Narendra Modi expected to join Xi Jinping and Vladimir Putin at Shanghai Cooperation Organisation summit to express support for initiative
12 June 2019 |Lee Jeong-ho | South China Morning Post
China hopes to win Indian and Russian support in establishing a “new type” of “rules-based” and “multilateral” trade initiative.
Multiple Indian media reports suggest the country’s recently re-elected Prime Minister Narendra Modi will join forces with Chinese President Xi Jinping and Russian leader Vladimir Putin on the sidelines of the Shanghai Cooperation Organisation (SCO) summit in Kyrgyzstan this week to express their concerns about US President Donald Trump’s protectionist approach.
The summit comes ahead of an expected meeting between Xi and Trump at the G20 summit in Japan, where they are expected to hold talks aimed at resolving their trade dispute.
However, the confrontation between the United States and China has expanded into a number of other areas, such as technology and geopolitics.
Trump has threatened to impose further trade tariffs if Xi refuses to meet him in Osaka and the US president has asked its allies to help contain China.
In response, China has also been seeking support from other countries – including Russia, which Xi visited last week to affirm his closeness to Putin, whom he described as his “best friend”.
India is one of the many countries that has expressed concern about the impact of the White House’s protectionist policies, leading to the expectation that it will use the Shanghai Cooperation Organisation platform to express its stance.
The Beijing-led organisation, known as the “alliance of the East”, is intended to provide an alternative platform for political, economic and security cooperation to those led by the US or other Western nations, and India became a member two years ago.
“The SCO summit will be an opportunity for China to solidify ties with [New Delhi] and a new proposal for a multilateral trading system could be a way to strengthen relations with India, which is also targeted by Trump’s trade policies,” Zhang Baohui, director of the Centre for Asian Pacific Studies at Lingnan University in Hong Kong, said.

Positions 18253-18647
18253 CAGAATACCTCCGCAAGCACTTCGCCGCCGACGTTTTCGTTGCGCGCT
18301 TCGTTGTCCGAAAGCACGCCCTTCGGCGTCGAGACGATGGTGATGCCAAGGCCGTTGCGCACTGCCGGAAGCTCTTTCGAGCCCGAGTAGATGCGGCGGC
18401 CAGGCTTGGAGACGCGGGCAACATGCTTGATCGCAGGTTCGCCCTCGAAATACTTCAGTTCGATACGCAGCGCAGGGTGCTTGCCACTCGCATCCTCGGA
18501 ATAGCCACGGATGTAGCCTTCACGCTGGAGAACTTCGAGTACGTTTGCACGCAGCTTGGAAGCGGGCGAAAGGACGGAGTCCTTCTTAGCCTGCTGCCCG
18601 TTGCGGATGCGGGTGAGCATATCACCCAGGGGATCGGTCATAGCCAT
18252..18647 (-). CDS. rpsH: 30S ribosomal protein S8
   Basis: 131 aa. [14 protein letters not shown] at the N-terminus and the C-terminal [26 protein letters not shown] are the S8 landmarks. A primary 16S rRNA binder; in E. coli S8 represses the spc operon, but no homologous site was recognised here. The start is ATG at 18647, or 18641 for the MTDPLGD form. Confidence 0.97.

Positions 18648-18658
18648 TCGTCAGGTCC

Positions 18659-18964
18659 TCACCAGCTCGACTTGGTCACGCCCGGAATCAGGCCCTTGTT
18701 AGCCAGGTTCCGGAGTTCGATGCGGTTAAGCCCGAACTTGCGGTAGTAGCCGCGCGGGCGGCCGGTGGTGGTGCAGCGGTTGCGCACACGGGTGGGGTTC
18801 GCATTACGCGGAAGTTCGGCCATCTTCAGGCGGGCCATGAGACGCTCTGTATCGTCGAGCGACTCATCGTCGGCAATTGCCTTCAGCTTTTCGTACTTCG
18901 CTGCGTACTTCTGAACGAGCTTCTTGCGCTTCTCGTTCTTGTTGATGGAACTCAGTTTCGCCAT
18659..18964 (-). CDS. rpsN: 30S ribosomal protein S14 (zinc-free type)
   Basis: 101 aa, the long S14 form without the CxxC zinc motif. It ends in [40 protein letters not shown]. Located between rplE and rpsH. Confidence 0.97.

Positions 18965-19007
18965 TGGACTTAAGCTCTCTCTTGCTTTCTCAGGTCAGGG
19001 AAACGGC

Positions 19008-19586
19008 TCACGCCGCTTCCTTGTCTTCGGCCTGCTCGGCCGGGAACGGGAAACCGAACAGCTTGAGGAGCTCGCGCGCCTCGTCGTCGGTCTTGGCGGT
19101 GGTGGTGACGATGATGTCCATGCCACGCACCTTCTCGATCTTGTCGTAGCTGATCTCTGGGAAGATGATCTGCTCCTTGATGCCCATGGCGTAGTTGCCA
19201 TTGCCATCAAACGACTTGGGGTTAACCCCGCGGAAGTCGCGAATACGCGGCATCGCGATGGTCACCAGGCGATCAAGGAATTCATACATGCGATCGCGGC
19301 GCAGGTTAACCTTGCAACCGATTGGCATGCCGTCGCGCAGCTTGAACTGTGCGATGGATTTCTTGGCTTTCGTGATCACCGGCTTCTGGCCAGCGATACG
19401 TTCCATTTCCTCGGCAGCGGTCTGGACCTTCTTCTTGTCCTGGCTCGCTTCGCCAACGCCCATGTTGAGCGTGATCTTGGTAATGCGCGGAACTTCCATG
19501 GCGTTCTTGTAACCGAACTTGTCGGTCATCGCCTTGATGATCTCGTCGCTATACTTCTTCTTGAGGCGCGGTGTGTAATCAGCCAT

“Due to the trade war with the US and the broadening strategic rivalry between them, China would like to improve relations with other countries, including both Russia and India.”
On 5 June, the media projectors zeroed in on President Trump and the European leaders of NATO, who, for the anniversary of D-Day, auto-celebrated in Portsmouth “peace, freedom and democracy in Europe,” vowing to “defend them at any time, wherever they may be threatened”. The reference to Russia is clear.
The major medias have either ignored, or somewhat sarcastically relegated to the second zone, the meeting that took place on the same day in Moscow between the Presidents of Russia and China. Vladimir Putin and Xi Jinping, for their thirtieth meeting in six years, refrained from presenting rhetorical concepts, but noted a series of facts.
The exchanges between the two countries, which last year exceeded 100 billion dollars, are now extended by approximately 30 new Chinese projects for investment in Russia, particularly in the energy sector, for a total of 22 billion dollars.
Rajeev Ranjan Chaturvedy, a visiting fellow at the S. Rajaratnam School of International Studies at Nanyang Technological University in Singapore, said India’s concerns about Trump’s protectionist policies “are related to problems encountered by its IT services [sector], the imposition of tariffs on steel and aluminium, agriculture products and intellectual property rights”.
“Trump’s recent move in withdrawing the Generalised System of Preferences (GSP) trade status given to India three decades ago is an immediate concern for India,” Chaturvedy said.
“India would like to get trade in services, [the] knowledge economy and greater market access included as part of such agreements.
“Technology transfer, data localisation are some other important areas where India needs to protect its interests.”
Other analysts noted that India’s main goal was to maintain a balance – both economic and strategic.
Sampa Kundu, an assistant professor at Symbiosis School of International Studies in India, said that despite the differences between the two countries, “both China and India understand the importance of each other, both at the regional level and at the international level … Both are significant stakeholders in Asian politics, as well as in global geopolitical affairs.”
“The upcoming SCO summit may play an important role in strengthening India’s relations with the regional and global powers,” Kundu added, but said it was likely that the country would continue to support the US policy of containing China as part of its free and open Indo-Pacific strategy.
It is also unclear how practical it would be to replace the current US-led trade system with the new platform to be announced at the summit.
“Neither Russia nor India are significant trading powers in the global economic system,” Zhang said.
“Many [economically advanced] countries, major European economies and Japan, have voiced their concerns about the Trump administration’s unilateral approach too, but they want to shore up the WTO multilateral system, not start something totally new.”